Newly published by Edinburgh University Press, this book unearths a rich tradition of creative flexibility, collaboration and mutual influence between literary culture and Egyptology.
- The first monograph study to bring literature into conversation with Egyptological culture.
- Incorporates a number of archival primary sources which have, until now escaped critical attention
- Analyses canonical literature alongside works by lesser-known authors
- Combines literary criticism with book history, the history of science, and reception studies
This book explores literary and Egyptological cultures from the closing decades of the nineteenth century to the opening decades of the twentieth, culminating in the aftermath of the high-profile discovery of the tomb of Tutankhamun in 1922. Analysing the works of Egyptologists including Howard Carter, Arthur Weigall and E. A. Wallis Budge alongside those of their literary contemporaries such as H. Rider Haggard, Marie Corelli and Oscar Wilde, it investigates the textual, cultural and material exchanges between literature, Egyptology and visual and material culture across this period.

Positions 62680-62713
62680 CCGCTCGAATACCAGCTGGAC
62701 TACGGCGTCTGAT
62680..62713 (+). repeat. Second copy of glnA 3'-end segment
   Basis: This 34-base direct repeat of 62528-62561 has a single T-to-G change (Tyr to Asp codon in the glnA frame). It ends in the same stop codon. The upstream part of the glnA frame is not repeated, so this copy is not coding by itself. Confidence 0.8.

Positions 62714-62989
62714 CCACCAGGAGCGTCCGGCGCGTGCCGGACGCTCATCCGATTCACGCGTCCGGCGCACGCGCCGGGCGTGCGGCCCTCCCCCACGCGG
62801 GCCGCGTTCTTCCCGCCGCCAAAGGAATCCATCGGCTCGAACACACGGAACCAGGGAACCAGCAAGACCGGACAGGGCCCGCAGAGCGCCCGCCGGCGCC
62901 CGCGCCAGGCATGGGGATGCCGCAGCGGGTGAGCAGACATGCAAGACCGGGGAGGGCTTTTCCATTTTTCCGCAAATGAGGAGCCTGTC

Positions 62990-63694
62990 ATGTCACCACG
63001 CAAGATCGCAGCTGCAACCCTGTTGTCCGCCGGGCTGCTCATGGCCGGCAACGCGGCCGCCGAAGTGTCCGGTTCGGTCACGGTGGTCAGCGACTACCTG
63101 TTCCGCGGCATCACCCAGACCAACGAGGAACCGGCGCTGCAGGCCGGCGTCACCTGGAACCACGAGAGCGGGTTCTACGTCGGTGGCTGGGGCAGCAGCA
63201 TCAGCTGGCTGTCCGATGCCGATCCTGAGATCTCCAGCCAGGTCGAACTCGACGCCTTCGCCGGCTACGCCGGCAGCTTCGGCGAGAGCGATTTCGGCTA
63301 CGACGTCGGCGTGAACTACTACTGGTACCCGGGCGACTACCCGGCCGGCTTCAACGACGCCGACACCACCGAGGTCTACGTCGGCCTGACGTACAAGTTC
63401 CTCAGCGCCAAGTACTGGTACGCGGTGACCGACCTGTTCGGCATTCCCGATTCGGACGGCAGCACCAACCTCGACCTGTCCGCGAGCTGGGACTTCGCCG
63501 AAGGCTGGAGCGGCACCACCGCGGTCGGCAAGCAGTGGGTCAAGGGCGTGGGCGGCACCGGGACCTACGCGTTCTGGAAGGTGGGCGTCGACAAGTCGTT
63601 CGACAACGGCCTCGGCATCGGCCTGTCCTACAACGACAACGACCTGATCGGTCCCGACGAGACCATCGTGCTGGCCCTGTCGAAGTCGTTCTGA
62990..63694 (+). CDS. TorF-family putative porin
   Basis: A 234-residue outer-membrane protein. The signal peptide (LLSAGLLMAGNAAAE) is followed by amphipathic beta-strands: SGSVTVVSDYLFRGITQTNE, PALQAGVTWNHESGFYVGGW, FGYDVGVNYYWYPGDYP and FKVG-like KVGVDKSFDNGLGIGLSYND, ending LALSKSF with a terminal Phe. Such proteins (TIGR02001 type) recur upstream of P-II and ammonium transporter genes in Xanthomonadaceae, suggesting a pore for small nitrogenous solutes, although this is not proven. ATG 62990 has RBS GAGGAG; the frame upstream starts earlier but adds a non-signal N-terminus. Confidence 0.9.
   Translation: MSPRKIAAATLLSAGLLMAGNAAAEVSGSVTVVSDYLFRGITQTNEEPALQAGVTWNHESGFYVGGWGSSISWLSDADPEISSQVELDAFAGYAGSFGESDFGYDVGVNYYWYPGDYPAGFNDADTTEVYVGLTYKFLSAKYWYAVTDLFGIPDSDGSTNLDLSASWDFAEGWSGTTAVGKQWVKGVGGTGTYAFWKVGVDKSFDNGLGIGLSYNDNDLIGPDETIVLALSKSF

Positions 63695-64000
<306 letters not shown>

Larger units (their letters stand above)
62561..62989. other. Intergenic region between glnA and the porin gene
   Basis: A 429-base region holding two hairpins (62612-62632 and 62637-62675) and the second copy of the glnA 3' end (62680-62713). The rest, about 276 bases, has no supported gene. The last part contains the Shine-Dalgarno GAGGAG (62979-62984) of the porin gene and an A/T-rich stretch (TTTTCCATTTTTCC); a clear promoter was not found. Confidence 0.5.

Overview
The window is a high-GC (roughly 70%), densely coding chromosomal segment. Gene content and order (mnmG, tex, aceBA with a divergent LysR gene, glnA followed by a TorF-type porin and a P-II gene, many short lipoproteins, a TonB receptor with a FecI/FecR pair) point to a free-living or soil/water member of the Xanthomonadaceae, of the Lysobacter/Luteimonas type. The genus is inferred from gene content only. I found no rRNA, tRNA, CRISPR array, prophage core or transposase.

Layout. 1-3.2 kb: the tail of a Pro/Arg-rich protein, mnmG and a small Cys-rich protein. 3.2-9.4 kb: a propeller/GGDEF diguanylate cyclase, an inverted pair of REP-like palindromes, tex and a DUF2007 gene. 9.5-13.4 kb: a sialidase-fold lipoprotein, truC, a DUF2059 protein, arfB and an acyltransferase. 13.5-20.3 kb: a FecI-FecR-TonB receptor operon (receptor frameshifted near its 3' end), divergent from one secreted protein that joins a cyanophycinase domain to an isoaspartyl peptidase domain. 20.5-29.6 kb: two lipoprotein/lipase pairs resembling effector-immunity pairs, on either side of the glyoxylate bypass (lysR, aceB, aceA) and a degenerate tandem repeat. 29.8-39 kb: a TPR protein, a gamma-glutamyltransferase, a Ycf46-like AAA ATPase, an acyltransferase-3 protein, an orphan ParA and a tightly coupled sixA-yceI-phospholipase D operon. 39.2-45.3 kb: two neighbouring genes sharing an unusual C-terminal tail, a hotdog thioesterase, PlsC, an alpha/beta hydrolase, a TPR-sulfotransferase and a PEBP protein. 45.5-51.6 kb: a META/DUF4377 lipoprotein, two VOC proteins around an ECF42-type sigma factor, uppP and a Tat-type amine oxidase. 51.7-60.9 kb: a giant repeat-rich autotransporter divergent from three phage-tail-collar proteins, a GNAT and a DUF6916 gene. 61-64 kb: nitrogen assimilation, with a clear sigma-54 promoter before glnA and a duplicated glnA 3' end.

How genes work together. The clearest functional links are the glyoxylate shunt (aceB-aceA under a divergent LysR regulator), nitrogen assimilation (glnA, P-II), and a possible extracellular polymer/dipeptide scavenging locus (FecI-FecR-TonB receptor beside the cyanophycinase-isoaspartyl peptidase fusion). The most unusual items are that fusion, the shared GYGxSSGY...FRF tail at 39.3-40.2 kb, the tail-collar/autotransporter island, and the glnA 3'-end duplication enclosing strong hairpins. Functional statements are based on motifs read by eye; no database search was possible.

VISIT THE EXHIBITION
Tutankhamun: Excavating the Archive is a free exhibition in the Weston Library to mark 100 years since the discovery of Tutankhamun’s tomb. It runs until the 5th February, 2023 and it explores Carter’s archive of photographs, letters, plans, drawings and diaries. It brings to life the complex stories of the discovery, excavation, documentation and conservation of Tutankhamun’s tomb, including often overlooked Egyptian members of the archaeological team.